As of the market close on Wednesday of this week the S&P 500 had appreciated by more than 22% in price terms from November 15, 2012. What’s special about November 15? It was the date when the market pullback that began a couple months earlier reached its low point. From September 14 to November 15 of last year the S&P 500 lost 7.7%, bottomed out and began the steep, sustained climb leading to where we are today.
What Goes Up…
These ebbs and flows are what market analysts are looking at when they toss around terms like “correction”, “bull/bear cycle” or simply “pullback”. You’re hearing a lot of this these days, because when things go into the stratosphere the question on everyone’s mind is when they’re going to come back to earth – and how hard the landing will be.
We think it’s worth a look at the data. The question to ask is this: is the 22% run-up over the 180-plus days from November to May an extreme data point, one that is more likely than not to result in a huge pullback, even a technical correction of 10% or more? Or is it within the range of other bull runs? In questions like this context is everything.
The 181 days from November 15 to May 15 is certainly on the long side of bull runs. From the beginning of 1990 the average duration for an uptrend (i.e. from trough to peak) after a drop of 5% or more was 75 days, so our 181 day run as of May 15 is more than double the average. But it’s far from the longest – that would be a whopping 533 days, from December 1994 to May 1996.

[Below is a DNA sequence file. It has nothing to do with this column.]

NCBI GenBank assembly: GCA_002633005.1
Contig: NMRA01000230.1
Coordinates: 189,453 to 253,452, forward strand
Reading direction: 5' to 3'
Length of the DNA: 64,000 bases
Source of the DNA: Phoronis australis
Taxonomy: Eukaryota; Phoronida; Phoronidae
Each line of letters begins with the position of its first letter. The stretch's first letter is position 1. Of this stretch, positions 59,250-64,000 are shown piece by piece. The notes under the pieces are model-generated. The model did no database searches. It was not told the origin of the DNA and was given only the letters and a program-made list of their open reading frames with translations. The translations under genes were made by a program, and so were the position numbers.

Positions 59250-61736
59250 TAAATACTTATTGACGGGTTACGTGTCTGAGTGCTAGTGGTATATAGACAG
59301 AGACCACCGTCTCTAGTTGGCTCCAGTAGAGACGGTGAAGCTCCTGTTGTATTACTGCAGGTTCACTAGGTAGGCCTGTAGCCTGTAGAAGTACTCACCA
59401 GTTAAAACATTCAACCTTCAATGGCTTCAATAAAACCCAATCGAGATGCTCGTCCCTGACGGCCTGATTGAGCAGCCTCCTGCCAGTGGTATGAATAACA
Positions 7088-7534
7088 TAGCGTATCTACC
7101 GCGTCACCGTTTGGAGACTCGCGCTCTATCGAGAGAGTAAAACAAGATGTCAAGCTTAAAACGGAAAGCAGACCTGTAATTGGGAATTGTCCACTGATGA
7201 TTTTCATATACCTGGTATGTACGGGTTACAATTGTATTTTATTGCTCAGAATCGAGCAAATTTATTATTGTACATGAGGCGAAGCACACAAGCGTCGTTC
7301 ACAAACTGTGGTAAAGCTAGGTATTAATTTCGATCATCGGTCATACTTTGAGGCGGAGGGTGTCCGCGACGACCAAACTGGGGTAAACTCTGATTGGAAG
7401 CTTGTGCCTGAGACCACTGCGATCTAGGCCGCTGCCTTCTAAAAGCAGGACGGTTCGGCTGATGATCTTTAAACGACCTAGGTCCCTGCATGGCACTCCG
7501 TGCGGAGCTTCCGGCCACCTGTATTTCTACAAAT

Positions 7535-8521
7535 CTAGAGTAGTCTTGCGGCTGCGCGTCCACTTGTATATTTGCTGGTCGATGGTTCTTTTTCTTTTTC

What about in terms of how far we have soared? Well again, the average run-up after a 5%-plus contraction over this 23 year period was just under 14%, so our 22% return to May 15 is on the high end. But again, it’s not an outlier. That 533 day run in 1994-96 ran up a return of 52% to the peak. And even then the subsequent pullback was a fairly modest fall of -7.6% over a two month period before things turned up again – for another 209 days!
Growth or Gap?
We’re looking at data points from the 1990s as well as the more recent environment because we are in a sort of limbo between growth and gap market conditions. We’re clear of the previous records on the S&P 500 (1527 in 2000 and 1565 in 2007), but we’re not yet sure we’re going to clear those bars for once and all. So we need to pay attention to how bull and bear cycles work in both environments and factor that into how we keep ourselves positioned. The fear impulse – running for cover when most of the damage has already been done – is never a good idea, but it can be especially harmful in a growth environment where the losses are more likely to be brief and contained – and where traditional safe haven markets look particularly unappetizing. For now, as far as equity markets are concerned, no news is good news.